An independent San Francisco bookstore says it will be closing its doors by March 31, despite having its best year ever in 2014. And it’s pointing at San Francisco’s newly enacted minimum wage law as the reason.
Borderland Books, which specializes in science fiction and horror, says it has withstood a host of challenges since it opened in 1997, including the rise of Amazon.com and e-books, a landlord who supposedly doubled their rent while dotcoms were first booming, and a deep recession that the owners say “hit us very hard.” A higher minimum wage, though, would take the business from being modestly profitable to being a money loser, the owner says.
I couldn't resist Googling "minimum wage and unemployment" to find where "studies show" that the minimum wage has no impact on employment. Sure enough, this turned up from Business for a Fair Minimum Wage .
Research Shows Minimum Wage Increases Do Not Cause Job Loss
Extensive research refutes the claim that increasing the minimum wage causes increased unemployment and business closures. (See list below.)
In a 2013 report, Why Does the Minimum Wage Have No Discernible Effect on Employment?, the Center for Economic and Policy Research spotlights two recent meta-studies analyzing the extensive research conducted since the early 1990s; they conclude that "the minimum wage has little or no discernible effect on the employment prospects of low-wage workers.
No doubt, Borderland Books' employees understand the impact that the minimum wage hike has had on their job prospects, in spite of all the studies that claim there isn't one.
Speculating here, but I suspect the same people who lament the demise of the mom and pop retailers also support a minimum wage level that will drive them out of business. I wouldn't necessarily count the folks at Business for a Fair Minimum Wage in that group. It's my guess they've already calculated that a boost in the minimum wage will hurt their competition more than it will hurt them.
And of course the Democratic party is always on board, since a higher minimum wage means contractually higher union wages, which translates to more union money for the Democratic party. Meanwhile, killing off mom and pop businesses will dry up sources of money for the Republican party.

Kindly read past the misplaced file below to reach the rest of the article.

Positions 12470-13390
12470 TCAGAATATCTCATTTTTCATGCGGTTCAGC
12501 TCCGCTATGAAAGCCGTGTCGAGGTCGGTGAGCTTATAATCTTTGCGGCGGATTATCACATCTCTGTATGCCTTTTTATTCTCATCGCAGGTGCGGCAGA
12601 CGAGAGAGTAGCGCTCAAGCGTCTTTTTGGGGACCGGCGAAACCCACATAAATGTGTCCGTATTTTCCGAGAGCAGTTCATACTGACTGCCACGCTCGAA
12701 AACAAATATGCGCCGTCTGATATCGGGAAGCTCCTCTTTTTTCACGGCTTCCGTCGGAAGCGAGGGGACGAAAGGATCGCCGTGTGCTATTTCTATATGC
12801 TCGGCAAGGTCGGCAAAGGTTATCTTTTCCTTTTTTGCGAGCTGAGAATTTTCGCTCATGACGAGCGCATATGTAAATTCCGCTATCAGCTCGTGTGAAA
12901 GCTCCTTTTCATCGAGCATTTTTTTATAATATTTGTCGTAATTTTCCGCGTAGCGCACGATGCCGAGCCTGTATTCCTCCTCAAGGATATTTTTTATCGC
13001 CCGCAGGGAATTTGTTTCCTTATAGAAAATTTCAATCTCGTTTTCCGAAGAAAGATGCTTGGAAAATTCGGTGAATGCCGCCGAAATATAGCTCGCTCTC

The minimum wage. It's all about compassion and fairness, you know.
While we're speaking of jobs, Gallup CEO Jim Clifton took a look at the official 5.6% current unemployment rate and says it's total BS.
Right now, we're hearing much celebrating from the media, the White House and Wall Street about how unemployment is "down" to 5.6%. The cheerleading for this number is deafening. The media loves a comeback story, the White House wants to score political points and Wall Street would like you to stay in the market.
None of them will tell you this: If you, a family member or anyone is unemployed and has subsequently given up on finding a job -- if you are so hopelessly out of work that you've stopped looking over the past four weeks -- the Department of Labor doesn't count you as unemployed. That's right. While you are as unemployed as one can possibly be, and tragically may never find work again, you are not counted in the figure we see relentlessly in the news -- currently 5.6%. Right now, as many as 30 million Americans are either out of work or severely underemployed. Trust me, the vast majority of them aren't throwing parties to toast "falling" unemployment.
There's another reason why the official rate is misleading. Say you're an out-of-work engineer or healthcare worker or construction worker or retail manager: If you perform a minimum of one hour of work in a week and are paid at least $20 -- maybe someone pays you to mow their lawn -- you're not officially counted as unemployed in the much-reported 5.6%. Few Americans know this.
Yet another figure of importance that doesn't get much press: those working part time but wanting full-time work. If you have a degree in chemistry or math and are working 10 hours part time because it is all you can find -- in other words, you are severely underemployed -- the government doesn't count you in the 5.6%. Few Americans know this.
We should not overlook that the unemployment number is a creation of the US Department of Labor.
Meet the Secretary of Labor
Nominated by President Barack Obama and sworn in on July 23, 2013, Thomas E. Perez is the nation's 26th secretary of labor. He has committed to making good on the promise of opportunity for all, giving every working family a chance to get ahead, and putting a middle-class life within reach of everyone willing to work for it. To accomplish this, Perez's priorities for the department include ensuring a fair day's pay for a fair day's work; connecting ready-to-work Americans with ready-to-be-filled jobs, through skills programs like Registered Apprenticeship and on-the-job training; promoting gender equality in the workplace; ensuring that people with disabilities and veterans have access to equal employment opportunity; and insisting on a safe and level playing field for all American workers.
Yes, "opportunity for all," and by their own measure, DOL is doing a great job. And we owe it all to Obama.